Five people died and 40 were injured when a gas tank exploded and sparked a fire in a student dormitory in northern Iraq, authorities said Tuesday.
The blast hit Monday night when a rooftop gas tank leaked at a building housing the student accommodation and a bakery in the Kurdish city of Dohuk.
“The gas leaked, reaching the students’ rooms, and police arrived to evacuate them,” Dohuk’s governor, Ali Tatar, told AFP.
“Unfortunately at that moment, the explosion occurred.
” A student, a bakery worker and three policemen who arrived as part of the emergency response were killed, including the unit’s deputy director, Tatar said.
It was the second explosion of a liquefied petroleum gas tank in Iraqi Kurdistan in less than a week.
Last Thursday, 15 people died in Sulaimaniyah when an LPG tank exploded and caused the collapse of a building.
Following Monday’s deaths, authorities in the semi-autonomous Kurdish region announced a ban on LPG tanks for domestic use.
The Dohuk blast was the latest tragedy to highlight Iraq’s dilapidated infrastructure and lax safety standards.
On November 15 and 17, two fires broke out at Baghdad International Airport.
And in late October at least nine people were killed when a gas tanker exploded in Baghdad.
By NJ Ayuk, Executive Chairman, African Energy Chamber (http://www.EnergyChamber.org)As the executive chairman of the African Energy Chamber (AEC), it’s my honor and my privilege to tell the world the story of Africa’s oil and gas industry – to explain what this continent can do to help power the world and fuel its own future.
But it’s also my mission to talk about African energy poverty and to explain why this continent needs better access to energy now in order to illuminate its own potential and power forward.
To illustrate the issue of energy poverty in general, I’d like to focus on energy poverty in Nigeria in particular.
Within Africa, Nigeria is an interesting subject.
It’s the most heavily populated country in Africa, with more than 200 million citizens.
It surpassed South Africa to become the continent’s largest economy about a decade ago, and its GDP topped USD441.5 billion in 2021.
It has the largest crude oil reserves in sub-Saharan Africa and is typically the largest liquids producer in the region, though output figures have slumped this year due to problems with theft and sabotage.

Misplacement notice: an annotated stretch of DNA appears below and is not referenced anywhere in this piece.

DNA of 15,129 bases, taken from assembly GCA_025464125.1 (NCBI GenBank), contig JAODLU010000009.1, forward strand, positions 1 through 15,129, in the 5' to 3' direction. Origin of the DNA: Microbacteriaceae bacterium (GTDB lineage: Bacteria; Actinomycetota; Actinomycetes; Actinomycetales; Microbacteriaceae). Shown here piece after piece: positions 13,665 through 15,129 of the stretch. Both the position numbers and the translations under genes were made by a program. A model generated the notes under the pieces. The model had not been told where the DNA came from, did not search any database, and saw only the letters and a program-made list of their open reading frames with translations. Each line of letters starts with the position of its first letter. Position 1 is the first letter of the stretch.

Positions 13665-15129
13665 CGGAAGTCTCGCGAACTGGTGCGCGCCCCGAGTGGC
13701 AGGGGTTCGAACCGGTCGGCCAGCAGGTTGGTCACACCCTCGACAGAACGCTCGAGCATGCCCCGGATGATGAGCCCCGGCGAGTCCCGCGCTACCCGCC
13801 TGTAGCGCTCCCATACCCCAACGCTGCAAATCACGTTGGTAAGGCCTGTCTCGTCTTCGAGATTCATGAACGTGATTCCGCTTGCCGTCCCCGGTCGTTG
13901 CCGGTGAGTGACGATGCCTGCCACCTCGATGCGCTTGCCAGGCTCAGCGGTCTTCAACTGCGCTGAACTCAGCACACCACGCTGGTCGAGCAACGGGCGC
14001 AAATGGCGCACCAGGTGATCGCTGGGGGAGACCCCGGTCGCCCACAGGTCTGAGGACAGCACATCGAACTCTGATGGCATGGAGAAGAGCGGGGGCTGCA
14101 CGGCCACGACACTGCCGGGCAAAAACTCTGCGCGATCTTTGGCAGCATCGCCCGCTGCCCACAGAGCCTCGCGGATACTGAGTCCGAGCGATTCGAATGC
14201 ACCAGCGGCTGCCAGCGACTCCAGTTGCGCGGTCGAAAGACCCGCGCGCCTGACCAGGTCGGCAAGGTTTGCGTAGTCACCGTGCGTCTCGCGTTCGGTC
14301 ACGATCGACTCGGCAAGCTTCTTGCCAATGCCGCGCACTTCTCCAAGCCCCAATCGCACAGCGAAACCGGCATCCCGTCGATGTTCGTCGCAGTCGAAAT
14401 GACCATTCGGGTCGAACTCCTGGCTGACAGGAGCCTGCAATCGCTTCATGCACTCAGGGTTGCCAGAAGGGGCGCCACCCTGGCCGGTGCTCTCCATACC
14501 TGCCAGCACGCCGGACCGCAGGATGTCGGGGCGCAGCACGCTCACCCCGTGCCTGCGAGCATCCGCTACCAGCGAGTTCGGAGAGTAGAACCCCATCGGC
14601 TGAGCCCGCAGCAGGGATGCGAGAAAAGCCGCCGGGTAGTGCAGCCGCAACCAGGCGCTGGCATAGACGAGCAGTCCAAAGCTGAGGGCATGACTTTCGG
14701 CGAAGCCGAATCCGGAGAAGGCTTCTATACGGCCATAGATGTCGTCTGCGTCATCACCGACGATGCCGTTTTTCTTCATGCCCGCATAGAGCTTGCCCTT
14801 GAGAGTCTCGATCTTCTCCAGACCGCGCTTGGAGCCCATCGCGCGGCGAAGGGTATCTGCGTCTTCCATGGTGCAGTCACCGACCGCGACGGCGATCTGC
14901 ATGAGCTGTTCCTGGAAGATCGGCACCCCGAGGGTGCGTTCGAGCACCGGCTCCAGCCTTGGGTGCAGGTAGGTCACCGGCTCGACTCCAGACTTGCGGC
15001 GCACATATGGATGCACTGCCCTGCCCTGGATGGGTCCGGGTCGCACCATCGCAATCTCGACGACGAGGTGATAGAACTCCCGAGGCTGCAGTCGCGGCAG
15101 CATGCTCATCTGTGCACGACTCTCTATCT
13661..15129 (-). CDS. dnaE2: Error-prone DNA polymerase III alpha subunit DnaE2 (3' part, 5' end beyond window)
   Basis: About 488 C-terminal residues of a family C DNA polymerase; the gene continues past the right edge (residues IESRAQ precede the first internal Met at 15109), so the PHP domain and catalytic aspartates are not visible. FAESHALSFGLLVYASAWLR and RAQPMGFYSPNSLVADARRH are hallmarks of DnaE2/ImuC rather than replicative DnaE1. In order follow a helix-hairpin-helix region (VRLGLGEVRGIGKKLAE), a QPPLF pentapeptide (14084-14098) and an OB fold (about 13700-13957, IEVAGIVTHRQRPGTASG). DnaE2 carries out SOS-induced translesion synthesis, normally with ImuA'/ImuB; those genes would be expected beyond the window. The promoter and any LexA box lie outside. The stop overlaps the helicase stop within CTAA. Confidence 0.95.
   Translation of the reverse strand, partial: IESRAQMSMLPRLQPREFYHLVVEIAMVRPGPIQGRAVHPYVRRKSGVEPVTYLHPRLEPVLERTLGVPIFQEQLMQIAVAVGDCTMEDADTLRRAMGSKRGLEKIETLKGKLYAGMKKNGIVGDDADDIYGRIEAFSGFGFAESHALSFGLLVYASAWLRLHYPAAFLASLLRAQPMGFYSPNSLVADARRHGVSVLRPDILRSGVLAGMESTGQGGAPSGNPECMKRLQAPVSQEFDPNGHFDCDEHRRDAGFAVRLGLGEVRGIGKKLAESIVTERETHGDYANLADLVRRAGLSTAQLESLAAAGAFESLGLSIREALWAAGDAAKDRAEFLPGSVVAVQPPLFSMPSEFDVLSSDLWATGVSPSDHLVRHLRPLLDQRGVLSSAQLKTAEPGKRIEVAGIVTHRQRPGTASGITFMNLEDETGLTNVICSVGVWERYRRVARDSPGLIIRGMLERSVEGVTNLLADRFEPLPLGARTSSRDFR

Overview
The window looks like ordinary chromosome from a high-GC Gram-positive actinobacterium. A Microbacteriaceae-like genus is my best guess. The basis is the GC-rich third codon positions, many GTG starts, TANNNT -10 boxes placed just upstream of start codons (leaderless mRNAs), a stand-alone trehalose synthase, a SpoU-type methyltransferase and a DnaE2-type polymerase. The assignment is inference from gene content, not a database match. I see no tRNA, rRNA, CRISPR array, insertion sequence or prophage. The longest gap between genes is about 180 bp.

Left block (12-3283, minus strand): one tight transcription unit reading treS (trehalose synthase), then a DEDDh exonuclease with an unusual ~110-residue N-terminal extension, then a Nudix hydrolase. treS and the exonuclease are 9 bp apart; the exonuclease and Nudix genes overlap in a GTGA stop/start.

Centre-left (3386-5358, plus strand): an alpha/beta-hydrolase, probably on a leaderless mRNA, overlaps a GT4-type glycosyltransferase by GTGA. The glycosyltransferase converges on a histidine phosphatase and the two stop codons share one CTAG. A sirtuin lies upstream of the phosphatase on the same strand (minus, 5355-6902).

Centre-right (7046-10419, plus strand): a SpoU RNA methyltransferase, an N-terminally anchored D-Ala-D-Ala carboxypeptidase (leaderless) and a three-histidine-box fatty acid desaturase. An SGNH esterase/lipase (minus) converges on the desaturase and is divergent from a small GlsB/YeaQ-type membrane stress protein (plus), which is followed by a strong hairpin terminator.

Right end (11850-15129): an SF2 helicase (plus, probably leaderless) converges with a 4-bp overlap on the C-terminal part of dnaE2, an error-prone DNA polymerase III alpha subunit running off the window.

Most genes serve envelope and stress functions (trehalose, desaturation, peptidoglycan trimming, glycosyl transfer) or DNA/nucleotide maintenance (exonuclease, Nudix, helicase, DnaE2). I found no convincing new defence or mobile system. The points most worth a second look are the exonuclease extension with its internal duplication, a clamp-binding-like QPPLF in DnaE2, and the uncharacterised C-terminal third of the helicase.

Likewise, it has sub-Saharan Africa’s biggest reserves of natural and associated gas and is far and away the region’s biggest gas producer.
Nigeria also experiences significant energy poverty, despite these advantages.
As noted in the AEC’s recently released report, “The State of African Energy: 2023 Outlook,” consistent access to modern energy services – that is, steady and reliable electricity supplies – is available to only 60% of the country’s population on average, and access rates appear to be significantly lower in rural areas than they are in urban areas.
And according to World Bank data, about 99.9 million people, or more than 47% of Nigeria’s population, lived in rural areas as of the end of 2021.
That means nearly 100 million Nigerians are living without any true level of certainty that the lights and the electric power that so many in the developed world take for granted will stay on.
I, for one, think they deserve to have that certainty.
They deserve it on human grounds, and their country already has a significant amount of what is needed to provide them with it.
And by that, I mean that Nigeria has gas that it could use to generate power.
What Nigeria HasAs I’ve already noted, the country’s gas resources are the largest in sub-Saharan Africa.
Nigeria has already been shown to have more than 200 trillion cubic feet (tcf) of gas in proven reserves, and government officials believe that the figure could go even higher, perhaps reaching 600 trillion cubic feet (tcf) following additional exploration.
If that prediction comes true, Nigeria will have the fourth largest gas reserves in the world, behind only Russia, Iran, and Qatar.
It will have more than enough gas to meet current demand; it will have enough gas to produce significant volumes of LNG for export while also supporting gasification programs, both on the domestic and regional levels.
But it’s not enough just to have all that gas.
Nigeria also needs the means to make use of its gas.
Without the proper infrastructure, it won’t be able to put its resources to work and will merely have a scattered collection of raw materials.
What Nigeria NeedsIn practical terms, this means that Nigeria ought to have the following:Upstream production facilities for gas.
Midstream gas transportation facilities such as pipelines, including field networks and trunk lines.
Downstream gas-processing plants and production facilities for gas-derived fuels such as liquefied natural gas (LNG), compressed natural gas (CNG), and liquid petroleum gas (LPG).
Downstream gas distribution systems, including town gas networks.
Downstream gas storage depots.
Gas-fired thermal power plants (TPPs) – preferably co-generation plants, as they are more efficient.
Transmission, distribution, and storage infrastructure for the electricity produced by gas-fired TPPs. Smart and secure operational technology (OT) systems that can optimize the flow of data and resources between consumer markets and energy networks I’m not suggesting here that it’s the Nigerian government’s job to provide all this infrastructure.